The historic Lake Avenue Congregational Church is near the Fuller campus. Tate took a job there and was named pastor of International Ministries. His varied skills attracted the attention of Lake Avenue Senior Pastor Greg Waybright, who encouraged him to start a church of his own.
“I thought this man has gifts and we’ve got to use them,” recalls Waybright. “He was so clear with his leadership and communications. He has a charismatic and dynamic personality that gets the need for the Bible. I saw he needed to have the freedom for his own church, and we raised funds to help him get it.”
A Church Is …
Tate started small in January 2012, holding Sunday services in a city building.
“He was renting our community service building in the heart of the Old Town area and within a month he had to have two services,” says former Monrovia Mayor Mary Ann Lutz. “I went to one of his services and was blown away. Right away you feel an energy with him. He talks and it’s like he’s right in front of you. He’s funny and poignant and he doesn’t mess around. He outgrew our community center.”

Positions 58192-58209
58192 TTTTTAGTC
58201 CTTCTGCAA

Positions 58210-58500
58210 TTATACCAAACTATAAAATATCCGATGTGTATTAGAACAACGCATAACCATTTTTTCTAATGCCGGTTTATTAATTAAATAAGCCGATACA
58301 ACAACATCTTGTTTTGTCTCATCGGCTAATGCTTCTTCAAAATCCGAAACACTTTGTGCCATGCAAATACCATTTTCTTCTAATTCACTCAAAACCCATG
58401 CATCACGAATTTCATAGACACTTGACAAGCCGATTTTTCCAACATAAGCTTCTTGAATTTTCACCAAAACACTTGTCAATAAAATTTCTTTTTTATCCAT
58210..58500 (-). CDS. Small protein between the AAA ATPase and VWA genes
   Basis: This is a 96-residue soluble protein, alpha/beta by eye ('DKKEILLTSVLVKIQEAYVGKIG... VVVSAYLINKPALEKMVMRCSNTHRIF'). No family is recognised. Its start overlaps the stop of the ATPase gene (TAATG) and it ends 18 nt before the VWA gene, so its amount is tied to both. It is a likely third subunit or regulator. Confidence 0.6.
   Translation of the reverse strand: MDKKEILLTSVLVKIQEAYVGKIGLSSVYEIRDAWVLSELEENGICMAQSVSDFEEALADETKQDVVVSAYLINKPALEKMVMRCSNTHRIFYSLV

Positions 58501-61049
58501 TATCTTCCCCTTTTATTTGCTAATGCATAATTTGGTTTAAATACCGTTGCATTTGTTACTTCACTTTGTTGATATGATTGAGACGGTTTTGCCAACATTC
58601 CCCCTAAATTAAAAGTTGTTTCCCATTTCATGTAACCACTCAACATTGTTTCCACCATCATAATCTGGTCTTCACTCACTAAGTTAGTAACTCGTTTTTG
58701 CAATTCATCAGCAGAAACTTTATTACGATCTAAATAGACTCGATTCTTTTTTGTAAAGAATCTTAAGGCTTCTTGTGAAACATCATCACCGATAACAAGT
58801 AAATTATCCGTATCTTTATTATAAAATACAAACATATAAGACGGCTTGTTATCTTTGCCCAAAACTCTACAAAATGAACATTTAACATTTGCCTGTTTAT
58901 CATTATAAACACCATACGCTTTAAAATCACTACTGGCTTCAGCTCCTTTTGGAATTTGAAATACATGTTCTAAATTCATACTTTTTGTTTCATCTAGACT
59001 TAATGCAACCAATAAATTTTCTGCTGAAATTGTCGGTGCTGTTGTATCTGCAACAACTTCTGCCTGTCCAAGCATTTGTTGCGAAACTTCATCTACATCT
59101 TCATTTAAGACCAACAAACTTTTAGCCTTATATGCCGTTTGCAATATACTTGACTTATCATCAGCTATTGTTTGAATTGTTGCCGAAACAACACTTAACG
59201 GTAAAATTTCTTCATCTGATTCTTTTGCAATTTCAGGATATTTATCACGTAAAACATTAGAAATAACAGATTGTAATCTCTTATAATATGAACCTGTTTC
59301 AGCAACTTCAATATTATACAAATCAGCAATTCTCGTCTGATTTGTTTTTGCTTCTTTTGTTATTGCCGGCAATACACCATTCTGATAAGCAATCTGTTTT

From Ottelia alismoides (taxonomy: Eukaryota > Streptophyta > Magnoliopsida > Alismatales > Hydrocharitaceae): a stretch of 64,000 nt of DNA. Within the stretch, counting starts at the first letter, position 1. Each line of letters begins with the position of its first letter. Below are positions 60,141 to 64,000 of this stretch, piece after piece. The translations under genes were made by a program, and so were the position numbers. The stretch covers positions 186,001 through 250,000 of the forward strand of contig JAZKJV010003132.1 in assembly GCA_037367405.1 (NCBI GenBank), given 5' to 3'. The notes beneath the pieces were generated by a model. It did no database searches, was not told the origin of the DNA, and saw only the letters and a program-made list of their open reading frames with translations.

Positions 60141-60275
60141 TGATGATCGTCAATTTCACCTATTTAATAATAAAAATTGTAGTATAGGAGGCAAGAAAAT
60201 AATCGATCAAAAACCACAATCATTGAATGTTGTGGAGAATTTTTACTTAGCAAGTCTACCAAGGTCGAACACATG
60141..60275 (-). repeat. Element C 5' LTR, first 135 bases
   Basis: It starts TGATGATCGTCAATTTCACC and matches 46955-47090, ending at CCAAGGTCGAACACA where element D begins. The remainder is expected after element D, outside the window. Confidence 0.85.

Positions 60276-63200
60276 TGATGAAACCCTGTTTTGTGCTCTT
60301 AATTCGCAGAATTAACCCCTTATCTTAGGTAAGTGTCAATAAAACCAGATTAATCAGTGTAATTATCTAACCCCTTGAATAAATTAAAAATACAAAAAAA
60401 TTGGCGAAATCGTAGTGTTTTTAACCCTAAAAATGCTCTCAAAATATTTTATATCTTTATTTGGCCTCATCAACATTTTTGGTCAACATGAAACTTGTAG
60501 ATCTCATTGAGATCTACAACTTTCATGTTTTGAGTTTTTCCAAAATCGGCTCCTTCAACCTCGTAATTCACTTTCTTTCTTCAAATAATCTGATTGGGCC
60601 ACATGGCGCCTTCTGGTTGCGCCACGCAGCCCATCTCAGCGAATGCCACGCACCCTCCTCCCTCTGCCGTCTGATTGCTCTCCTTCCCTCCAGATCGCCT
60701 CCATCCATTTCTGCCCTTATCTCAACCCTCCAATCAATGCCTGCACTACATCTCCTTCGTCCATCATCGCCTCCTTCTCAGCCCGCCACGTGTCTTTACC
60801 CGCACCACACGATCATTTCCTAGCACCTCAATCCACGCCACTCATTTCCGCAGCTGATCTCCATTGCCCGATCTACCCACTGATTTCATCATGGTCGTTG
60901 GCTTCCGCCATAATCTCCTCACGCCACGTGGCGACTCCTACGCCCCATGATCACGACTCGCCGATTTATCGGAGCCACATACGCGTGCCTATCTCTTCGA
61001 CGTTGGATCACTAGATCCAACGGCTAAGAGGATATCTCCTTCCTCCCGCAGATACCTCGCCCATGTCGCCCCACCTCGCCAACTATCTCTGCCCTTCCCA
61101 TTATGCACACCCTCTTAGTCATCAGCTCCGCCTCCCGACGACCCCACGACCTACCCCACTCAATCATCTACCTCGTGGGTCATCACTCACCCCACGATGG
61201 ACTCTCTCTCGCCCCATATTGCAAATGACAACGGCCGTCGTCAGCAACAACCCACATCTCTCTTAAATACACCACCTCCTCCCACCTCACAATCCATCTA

Lutz remembers somebody suggesting to Tate that he might find a new location at Monrovia High School, which was remodeling its theater auditorium. Tate applied and began renting the space for a fee he prefers not to disclose.
“He fills that auditorium every Sunday,” Lutz said. “The most wonderful thing about this congregation is that they are from all ethnicities, and they come from all over the San Gabriel Valley. He’s got other pastors who are also amazing.”
According to Tate’s new Executive Pastor Scott Hitzel, who once ministered at the Saddleback megachurch in northern Orange County, the goal of FM is to create “an army for Christ” and confront the ills of society, especially racism. One of its programs is called Racial Reconciliation and has sent groups to India; another addresses sex trafficking.
Hitzel has known Tate for 10 years and considers him a “generational leader” on par with Pastor Rick Warren, author of the bestselling devotional book, “The Purpose Driven Life.” He wants to help his boss guide the “accelerated growth of a relatively young church.”
However, Hitzel doesn’t see the church moving from Monrovia High School to a formal religious edifice anytime soon, noting that to do so would diminish the donations that support FM’s ministries that take congregants “from birth to their last days.”
Tate says the rental fees FM pays go to help Monrovia High’s arts program “and it’s a win-win” situation. Tate further notes that a church is not just a brick and mortar building with a steeple.
“I think brick and mortar has its place, but a church is really a body of people who consistently gather and then scatter so we might bring hope and love and kindness to the world,” says Tate.